“Therefore, the majority of relevant emails involving dozens of employees are available to be produced to plaintiffs in this case, as requested,” Wetzel said in an email. “Over the last four years, DoHS (West Virginia Department of Human Services) and its predecessor agency have preserved and produced to plaintiffs more than 1.2 million pages of documents, including hundreds of thousands of emails and attachments.”

In November, defendants in the case filed a motion in opposition to the plaintiffs’ motion for sanctions, apologizing to the court and the plaintiffs for the lost electronically stored information.

In the midst of an ongoing class action lawsuit and possible sanctions for lack of record keeping, the state health department’s top attorney retired.

DHHR General Counsel April Robertson retired effective Jan. 2, 2024, said Jessica Holstein, a spokesperson for the DHHR, in an email.

The news of Robertson’s retirement came after attorneys who brought the class action lawsuit announced in October that they were filing for sanctions because the DHHR had failed to preserve about three years of requested emails.

Robertson gave a deposition on Nov. 21, 2023, stating that she had been general counsel at the DHHR since May of 2019, the duration of the pendency of the class action litigation.

The lawyer questioning Robertson, J. Alexander Meade of Shaffer & Shaffer PLC, asked her if the general counsel’s office had followed up with the Office of Technology to ensure that the electronically stored information of the named defendants or individuals within the matter was being preserved. 

She responded that she did not follow up, and when asked why, she said, “I had no reason to assume that there would be any problem.” She later testified she had never needed to follow up on a litigation hold with the Office of Technology.

Robertson testified that she submitted the litigation hold in December 2019 via email. She said she received signed acknowledgments from the individuals who were subject to the litigation hold, but not from the Office of Technology.

“I can’t speak to what they may read or not read in their inboxes,” Robertson said in her deposition.

Meade asked Robertson about the purpose of the acknowledgment form if no signed acknowledgment was received from the Office of Technology.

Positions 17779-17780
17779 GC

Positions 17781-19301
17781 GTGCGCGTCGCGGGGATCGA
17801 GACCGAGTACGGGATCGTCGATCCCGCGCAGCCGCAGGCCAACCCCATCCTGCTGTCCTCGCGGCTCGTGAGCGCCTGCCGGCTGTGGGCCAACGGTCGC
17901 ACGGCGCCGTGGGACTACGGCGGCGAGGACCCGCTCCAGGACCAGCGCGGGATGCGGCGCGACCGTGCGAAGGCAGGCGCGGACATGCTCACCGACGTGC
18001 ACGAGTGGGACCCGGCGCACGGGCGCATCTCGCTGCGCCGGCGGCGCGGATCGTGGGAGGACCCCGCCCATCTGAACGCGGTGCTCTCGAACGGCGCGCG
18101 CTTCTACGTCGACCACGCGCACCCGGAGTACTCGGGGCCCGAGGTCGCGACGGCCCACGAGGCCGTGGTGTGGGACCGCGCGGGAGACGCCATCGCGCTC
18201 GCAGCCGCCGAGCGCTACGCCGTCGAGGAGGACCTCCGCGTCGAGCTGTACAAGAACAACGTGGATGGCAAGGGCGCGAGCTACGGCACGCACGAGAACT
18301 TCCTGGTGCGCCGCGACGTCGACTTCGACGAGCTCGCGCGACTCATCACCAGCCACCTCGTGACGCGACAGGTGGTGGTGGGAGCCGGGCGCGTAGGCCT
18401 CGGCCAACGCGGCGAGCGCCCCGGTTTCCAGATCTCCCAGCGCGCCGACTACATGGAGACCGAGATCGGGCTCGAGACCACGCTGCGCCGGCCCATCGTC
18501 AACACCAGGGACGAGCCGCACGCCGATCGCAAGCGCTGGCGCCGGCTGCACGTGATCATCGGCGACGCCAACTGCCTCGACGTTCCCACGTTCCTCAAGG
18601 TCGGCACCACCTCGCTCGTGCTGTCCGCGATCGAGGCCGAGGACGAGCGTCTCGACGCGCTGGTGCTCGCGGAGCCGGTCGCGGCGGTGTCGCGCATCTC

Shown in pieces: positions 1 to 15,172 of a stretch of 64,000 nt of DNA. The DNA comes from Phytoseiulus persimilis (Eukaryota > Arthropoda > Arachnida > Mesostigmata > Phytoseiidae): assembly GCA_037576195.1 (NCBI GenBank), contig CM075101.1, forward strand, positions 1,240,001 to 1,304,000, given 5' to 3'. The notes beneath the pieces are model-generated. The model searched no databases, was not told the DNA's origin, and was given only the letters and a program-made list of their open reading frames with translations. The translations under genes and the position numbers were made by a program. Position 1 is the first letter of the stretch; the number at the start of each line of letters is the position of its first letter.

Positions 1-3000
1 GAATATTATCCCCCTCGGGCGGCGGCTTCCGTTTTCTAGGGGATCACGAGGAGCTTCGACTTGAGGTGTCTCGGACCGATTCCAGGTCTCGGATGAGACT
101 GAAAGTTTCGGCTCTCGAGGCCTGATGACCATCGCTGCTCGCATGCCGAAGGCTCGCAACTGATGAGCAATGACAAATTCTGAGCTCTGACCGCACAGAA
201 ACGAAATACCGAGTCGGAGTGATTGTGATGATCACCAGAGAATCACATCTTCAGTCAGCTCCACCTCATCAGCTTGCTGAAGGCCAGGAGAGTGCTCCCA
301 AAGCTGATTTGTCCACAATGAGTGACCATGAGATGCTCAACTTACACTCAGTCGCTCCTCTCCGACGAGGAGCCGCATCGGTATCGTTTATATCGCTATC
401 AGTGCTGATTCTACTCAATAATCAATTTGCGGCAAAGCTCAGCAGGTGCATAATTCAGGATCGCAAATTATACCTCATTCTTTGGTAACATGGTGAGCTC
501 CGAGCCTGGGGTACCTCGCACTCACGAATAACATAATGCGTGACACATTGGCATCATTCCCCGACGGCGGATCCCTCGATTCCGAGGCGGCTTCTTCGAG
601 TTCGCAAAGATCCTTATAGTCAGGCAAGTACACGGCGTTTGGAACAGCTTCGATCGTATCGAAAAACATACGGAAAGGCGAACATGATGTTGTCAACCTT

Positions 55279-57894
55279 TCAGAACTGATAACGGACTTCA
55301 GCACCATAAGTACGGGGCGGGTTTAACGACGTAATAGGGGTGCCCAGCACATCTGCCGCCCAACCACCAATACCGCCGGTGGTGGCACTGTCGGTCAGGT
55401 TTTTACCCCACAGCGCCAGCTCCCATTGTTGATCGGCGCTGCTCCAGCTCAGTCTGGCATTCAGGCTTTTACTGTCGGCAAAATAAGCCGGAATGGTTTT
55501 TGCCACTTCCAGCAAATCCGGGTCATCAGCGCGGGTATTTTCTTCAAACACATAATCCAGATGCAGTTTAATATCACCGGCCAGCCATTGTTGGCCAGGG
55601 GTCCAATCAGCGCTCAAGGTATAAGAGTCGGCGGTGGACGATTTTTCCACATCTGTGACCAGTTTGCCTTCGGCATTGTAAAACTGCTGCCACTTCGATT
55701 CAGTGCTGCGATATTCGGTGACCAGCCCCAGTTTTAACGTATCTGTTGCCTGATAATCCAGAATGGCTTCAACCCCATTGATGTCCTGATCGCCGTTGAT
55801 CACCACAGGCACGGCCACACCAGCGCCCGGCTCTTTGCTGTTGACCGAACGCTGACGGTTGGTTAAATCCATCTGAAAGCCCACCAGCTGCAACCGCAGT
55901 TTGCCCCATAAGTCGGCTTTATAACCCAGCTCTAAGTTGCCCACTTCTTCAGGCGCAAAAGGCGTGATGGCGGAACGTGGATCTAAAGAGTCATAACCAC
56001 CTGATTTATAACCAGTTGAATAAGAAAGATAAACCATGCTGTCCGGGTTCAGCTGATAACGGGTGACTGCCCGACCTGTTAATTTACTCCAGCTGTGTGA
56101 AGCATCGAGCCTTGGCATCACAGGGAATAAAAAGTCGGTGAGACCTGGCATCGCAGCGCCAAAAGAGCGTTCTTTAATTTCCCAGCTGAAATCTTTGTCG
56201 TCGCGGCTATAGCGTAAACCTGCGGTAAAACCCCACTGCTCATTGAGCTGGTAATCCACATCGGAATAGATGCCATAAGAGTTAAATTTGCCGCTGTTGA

“The purpose in my mind is primarily to make sure our DHHR folks are seeing it and making sure that they understand,” Robertson said.

‘Incredible Careless or Willful Destruction’

Robertson also testified that, before September 2023, she was not aware of the Office of Technology’s policy regarding the deletion or purging of electronically stored information about staff who had separated from state employment.

“What we have learned is it seems that there’s a great deal of either incredible carelessness or willful destruction of documents,” said Lowry. “It’s very unclear what’s happening.”

In an affidavit, Michael Folio, legal director of Disability Rights of West Virginia (DRWV) and a previous attorney at the DHHR, testified that officials at the agency, namely Robertson and previous DHHR Secretary Bill Crouch, knew about policies surrounding preserving documents.

“Well, I had conversations with each of April Robertson and Bill Crouch, that arose as a result of an employee’s emails not having been preserved who was going to be a witness in a pending civil action,” Folio said. “And I raised the issue at that time about the spoilation of evidence. And this was wholly unrelated to the foster care lawsuits.”

Lowry said in a lawsuit similar to this one, she has to show that not only were the children’s constitutional rights violated, but that it was done with deliberate indifference to the children’s rights.

“The way you usually do it is by getting emails from the key players,” Lowry said. “And showing that there’s a pattern of saying that they knew about it, they knew about the harm being put on children, etc. Because people don’t admit it.”

However, in this case, the emails and the evidence they contained have not been turned over to the plaintiffs.

Lowry said the loss of that information brought her to ask the judge for sanctions against the DHHR.

**Editor’s note: This story has been updated with Marcia Lowry’s remarks. Additionally, this story was further updated on April 3 to clarify the term health department.